2. brianj said

    Joe–these two posts are a nice way to get us started! Thanks!

    My lesson for next week will pick up on one of the curiosities of the JST–I’ll post those notes soon, but direct discussion on that particular point over to this thread.

    There was a related discussion at Times & Seasons in Feb 2006 (see here).

    I’m particularly interested in your question, “…we can’t help but take the JST alongside the Bible… How do we reconcile this?” as it applies to teaching. What should we do with difficult passages of the JST as we teach? Should we introduce the JST as midrashic, as Robert sees it, or should that be left out of the classroom?

  3. joespencer said

    I suppose that what the publication of the original JST manuscripts is beginning to suggest to me is that we have something like two very different things, both called the JST.

    First, there was a full-blown revelation, a text separate from, yet somehow related to, the biblical texts themselves. This version of the JST project is to be found in OT1 and NT1, the first manuscript for the OT and the first for the NT. Unforunately, this version of the project did not last all that long (only through Genesis 24 in the OT, and through the whole of Matthew for the NT). Moreover, when these first manuscripts were copied into what became the manuscripts for the second project (see below), there were major alterations, and I’m not sure exactly how we are to take those.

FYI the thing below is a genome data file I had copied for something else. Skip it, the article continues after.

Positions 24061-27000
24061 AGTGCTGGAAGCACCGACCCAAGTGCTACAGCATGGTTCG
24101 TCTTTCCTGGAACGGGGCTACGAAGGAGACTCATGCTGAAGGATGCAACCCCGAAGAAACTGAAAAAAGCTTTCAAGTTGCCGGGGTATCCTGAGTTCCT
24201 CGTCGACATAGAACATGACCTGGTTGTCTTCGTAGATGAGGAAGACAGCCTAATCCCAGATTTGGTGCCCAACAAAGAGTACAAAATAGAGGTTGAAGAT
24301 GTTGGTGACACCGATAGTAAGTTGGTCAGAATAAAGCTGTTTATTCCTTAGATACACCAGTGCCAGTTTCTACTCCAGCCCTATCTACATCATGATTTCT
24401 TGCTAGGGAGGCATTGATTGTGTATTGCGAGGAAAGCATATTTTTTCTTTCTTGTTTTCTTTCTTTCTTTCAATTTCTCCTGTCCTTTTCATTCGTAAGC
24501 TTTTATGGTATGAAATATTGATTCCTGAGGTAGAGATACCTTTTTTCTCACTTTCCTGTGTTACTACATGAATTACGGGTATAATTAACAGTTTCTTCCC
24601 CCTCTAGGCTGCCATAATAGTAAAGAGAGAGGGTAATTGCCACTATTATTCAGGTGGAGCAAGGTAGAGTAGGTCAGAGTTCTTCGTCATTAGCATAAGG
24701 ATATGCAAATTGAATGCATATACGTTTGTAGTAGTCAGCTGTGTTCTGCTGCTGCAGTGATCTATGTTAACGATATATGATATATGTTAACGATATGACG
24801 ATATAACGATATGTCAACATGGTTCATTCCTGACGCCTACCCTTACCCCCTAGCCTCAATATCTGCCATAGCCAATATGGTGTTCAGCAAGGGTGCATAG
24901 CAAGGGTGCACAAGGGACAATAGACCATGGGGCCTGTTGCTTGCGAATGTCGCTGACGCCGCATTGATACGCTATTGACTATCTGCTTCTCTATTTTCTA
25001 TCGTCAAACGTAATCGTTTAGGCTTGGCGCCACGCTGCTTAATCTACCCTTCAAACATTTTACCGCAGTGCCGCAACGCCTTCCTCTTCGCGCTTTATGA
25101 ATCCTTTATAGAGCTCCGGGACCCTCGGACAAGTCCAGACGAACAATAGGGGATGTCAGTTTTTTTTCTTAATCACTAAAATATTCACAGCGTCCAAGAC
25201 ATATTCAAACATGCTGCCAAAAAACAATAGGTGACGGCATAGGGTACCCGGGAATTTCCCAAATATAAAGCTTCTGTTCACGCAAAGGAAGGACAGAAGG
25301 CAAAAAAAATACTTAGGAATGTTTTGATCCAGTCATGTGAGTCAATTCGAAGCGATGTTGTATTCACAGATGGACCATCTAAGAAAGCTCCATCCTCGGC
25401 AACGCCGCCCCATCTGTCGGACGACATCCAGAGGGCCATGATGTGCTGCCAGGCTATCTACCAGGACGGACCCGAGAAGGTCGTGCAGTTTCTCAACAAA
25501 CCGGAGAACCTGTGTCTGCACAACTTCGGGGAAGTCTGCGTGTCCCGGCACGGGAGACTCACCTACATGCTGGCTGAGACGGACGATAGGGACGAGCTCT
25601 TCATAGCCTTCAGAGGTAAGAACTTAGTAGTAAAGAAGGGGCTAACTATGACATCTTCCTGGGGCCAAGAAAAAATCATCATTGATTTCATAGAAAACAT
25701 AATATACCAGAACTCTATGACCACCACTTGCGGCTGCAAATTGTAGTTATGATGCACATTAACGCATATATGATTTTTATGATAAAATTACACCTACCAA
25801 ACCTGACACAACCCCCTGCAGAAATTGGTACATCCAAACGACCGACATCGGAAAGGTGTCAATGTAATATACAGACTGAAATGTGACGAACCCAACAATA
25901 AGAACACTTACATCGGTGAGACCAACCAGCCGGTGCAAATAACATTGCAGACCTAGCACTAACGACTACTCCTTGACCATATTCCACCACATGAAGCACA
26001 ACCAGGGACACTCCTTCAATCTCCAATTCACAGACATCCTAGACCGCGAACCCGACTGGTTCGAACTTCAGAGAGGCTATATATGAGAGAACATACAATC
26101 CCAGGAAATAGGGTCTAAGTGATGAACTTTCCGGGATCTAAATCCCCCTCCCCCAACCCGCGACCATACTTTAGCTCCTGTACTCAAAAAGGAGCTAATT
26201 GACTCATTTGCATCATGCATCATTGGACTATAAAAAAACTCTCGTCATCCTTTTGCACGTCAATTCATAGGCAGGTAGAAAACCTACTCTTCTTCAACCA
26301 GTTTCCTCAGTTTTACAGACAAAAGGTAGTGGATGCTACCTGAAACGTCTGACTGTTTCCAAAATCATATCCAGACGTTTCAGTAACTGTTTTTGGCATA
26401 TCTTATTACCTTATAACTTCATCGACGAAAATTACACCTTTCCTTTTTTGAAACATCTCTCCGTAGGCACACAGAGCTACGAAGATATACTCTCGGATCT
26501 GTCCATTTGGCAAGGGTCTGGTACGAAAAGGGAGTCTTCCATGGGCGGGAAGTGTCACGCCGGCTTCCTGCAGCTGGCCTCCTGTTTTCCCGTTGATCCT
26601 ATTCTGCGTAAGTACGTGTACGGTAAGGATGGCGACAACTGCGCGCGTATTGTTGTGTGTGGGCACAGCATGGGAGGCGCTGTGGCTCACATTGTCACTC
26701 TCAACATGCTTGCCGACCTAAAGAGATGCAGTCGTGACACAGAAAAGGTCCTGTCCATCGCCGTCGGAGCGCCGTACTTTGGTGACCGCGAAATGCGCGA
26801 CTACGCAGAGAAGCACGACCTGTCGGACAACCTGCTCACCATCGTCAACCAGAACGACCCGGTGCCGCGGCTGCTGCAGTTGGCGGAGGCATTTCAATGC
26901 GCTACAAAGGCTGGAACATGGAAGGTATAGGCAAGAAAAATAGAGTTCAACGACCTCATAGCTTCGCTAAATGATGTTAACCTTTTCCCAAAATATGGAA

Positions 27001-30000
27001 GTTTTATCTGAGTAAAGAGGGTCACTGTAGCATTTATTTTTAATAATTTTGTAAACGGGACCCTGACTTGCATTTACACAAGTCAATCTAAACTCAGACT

Second, there was something like a midrash at work. This version of the JST produced most of what we find in footnotes now, and the material that it constitutes seems to me to be along the lines Robert suggests: midrash, commentary, explanation, correction, simplification, etc. This version is to be found only in OT2 and NT2, the second manuscripts for each testament. It is the one usually discussed: Joseph has a Bible that he uses to guide the translation process, crossing out, adding, etc.

    All of this leaves me with, say, two questions:

    First, should these two JST’s be taken as quite different or separate from each other, or should they be regarded as bound up with the same sort of spirit of inspiration?